Published by Penguin on 2010-03-04
When Rachel and her mother move to Mrs. Moore's house-the one with the greenhouse, right next to the Line-Rachel starts questioning things. There are so many rumors of horrible things that lie beyond the Line-in a place called Away-but no one dares to talk about it. And it's no use asking questions- especially of Mrs. Moore, who has always lived by the Line, or of her mother, who is just happy to have a place to stay, especially since Rachel's father died in the war. But then Rachel comes across a recorded message-one that could only have come from Away. And the voice on the recorder is asking for help. As things start to unravel, the question becomes, how far is Rachel willing to go to cross the Line and do the right thing?
Rachel and her mother live in a home that is simply known as The Property. But what makes this home different from many is its close proximity to The Line. You see, years ago, the government feared hostile warfare from a neighboring country and decided to close its borders… regardless that it had citizens living on the other side. Years later, Rachel longs for the Father she never had and is completely fascinated with The Line… and who or what could be living on the other side. When she receives a mysterious call for help, she cannot help but be drawn to whomever left this message.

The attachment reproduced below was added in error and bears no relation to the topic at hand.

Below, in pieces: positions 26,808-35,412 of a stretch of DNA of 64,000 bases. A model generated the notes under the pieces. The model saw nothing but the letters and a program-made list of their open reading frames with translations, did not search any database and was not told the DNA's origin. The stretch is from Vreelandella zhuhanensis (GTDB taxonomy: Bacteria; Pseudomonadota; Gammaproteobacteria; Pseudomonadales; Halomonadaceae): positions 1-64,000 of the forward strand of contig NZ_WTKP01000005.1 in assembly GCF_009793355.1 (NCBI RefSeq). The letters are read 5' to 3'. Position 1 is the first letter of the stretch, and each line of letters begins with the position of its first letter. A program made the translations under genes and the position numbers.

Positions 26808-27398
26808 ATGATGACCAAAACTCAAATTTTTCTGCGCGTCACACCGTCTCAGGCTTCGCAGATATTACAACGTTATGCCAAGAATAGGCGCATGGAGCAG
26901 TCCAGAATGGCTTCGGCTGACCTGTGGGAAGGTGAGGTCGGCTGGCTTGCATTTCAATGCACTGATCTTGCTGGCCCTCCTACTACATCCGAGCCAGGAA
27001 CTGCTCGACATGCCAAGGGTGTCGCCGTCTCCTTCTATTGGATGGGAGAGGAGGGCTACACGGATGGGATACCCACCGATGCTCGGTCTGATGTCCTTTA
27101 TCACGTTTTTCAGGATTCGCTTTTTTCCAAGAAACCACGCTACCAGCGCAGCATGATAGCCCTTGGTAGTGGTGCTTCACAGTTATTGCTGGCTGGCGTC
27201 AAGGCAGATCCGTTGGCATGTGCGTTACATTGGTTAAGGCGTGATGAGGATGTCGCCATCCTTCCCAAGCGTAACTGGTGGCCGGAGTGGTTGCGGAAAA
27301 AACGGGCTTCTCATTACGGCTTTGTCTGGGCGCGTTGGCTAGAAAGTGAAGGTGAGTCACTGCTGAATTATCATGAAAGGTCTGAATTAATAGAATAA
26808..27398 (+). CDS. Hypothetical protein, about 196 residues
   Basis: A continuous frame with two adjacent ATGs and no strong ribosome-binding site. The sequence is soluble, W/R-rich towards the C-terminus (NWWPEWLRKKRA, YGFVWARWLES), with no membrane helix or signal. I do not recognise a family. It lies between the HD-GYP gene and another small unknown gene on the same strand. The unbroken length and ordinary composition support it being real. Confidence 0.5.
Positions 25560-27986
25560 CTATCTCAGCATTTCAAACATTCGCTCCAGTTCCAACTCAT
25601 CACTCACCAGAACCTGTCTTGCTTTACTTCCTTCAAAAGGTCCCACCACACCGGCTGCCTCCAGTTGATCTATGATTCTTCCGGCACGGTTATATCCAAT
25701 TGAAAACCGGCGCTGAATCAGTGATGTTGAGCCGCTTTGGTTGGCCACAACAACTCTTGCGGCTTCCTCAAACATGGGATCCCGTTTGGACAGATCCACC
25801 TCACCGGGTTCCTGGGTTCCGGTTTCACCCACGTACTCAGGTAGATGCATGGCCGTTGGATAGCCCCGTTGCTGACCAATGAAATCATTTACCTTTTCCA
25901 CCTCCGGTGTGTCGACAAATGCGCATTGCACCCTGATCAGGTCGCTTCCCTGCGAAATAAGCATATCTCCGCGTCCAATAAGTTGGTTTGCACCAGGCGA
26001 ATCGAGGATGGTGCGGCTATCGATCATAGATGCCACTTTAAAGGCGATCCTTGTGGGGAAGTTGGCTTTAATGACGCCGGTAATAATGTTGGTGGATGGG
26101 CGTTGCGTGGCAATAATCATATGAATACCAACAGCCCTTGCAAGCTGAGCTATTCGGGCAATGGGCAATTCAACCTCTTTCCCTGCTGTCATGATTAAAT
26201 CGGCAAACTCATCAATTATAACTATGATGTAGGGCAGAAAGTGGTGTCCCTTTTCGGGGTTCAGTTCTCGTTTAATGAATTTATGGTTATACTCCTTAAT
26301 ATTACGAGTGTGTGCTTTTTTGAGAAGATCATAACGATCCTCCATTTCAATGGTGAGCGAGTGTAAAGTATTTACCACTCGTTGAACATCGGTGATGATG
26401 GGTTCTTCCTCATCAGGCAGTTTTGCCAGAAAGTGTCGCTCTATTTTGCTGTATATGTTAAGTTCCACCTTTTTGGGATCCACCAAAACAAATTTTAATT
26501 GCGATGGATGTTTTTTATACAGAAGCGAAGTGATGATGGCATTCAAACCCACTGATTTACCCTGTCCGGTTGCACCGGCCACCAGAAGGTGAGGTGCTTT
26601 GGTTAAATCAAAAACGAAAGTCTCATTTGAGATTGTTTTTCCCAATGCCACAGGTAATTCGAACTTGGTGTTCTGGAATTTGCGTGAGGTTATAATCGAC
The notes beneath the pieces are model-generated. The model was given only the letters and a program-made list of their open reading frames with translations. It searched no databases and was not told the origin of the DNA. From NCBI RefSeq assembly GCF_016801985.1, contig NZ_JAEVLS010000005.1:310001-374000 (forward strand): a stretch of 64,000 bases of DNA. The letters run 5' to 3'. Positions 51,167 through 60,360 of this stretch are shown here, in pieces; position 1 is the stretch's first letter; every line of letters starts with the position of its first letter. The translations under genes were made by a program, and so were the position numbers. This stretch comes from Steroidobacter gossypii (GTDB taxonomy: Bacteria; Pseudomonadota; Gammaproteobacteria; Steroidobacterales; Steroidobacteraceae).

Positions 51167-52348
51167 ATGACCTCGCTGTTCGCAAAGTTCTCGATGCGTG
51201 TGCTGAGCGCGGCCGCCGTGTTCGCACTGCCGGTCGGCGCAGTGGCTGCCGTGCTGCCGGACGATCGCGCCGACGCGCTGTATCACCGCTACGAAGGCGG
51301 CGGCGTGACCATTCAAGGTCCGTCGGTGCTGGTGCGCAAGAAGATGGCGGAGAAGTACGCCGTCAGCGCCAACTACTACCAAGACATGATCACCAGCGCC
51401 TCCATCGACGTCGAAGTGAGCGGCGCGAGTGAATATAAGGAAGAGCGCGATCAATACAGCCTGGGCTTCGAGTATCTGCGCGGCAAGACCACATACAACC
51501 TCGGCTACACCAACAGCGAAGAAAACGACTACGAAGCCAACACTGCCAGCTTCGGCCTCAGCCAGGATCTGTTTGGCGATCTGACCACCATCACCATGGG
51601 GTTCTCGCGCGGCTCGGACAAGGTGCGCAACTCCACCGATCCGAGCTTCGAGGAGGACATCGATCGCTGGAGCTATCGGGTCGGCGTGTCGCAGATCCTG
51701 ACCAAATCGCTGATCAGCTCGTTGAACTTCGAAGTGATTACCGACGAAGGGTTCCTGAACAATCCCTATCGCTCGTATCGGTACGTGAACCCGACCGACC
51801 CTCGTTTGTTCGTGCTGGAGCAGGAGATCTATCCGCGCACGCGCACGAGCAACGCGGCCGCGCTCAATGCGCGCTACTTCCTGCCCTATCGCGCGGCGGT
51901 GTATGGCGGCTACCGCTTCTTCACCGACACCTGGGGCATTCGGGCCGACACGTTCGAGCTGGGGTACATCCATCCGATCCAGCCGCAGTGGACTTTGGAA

The Line is an engaging dystopian novel that begins rather slowly and ends with a bang. Rachel's world is explored beautifully… almost to the point where it is too much. In the beginning, I loved how detailed Hall was. It seemed like she left no stone unturned. But as the novel continued, I found myself wanting something more… whether it be character interaction or development, I am not sure.
Bottom line, The Line is fun start to a new dystopian series. While I wish the beginning had been a little faster, the ending definitely had me wanting more. I think that there is definitely potential with this series, and I cannot wait to see what happens to Rachel next.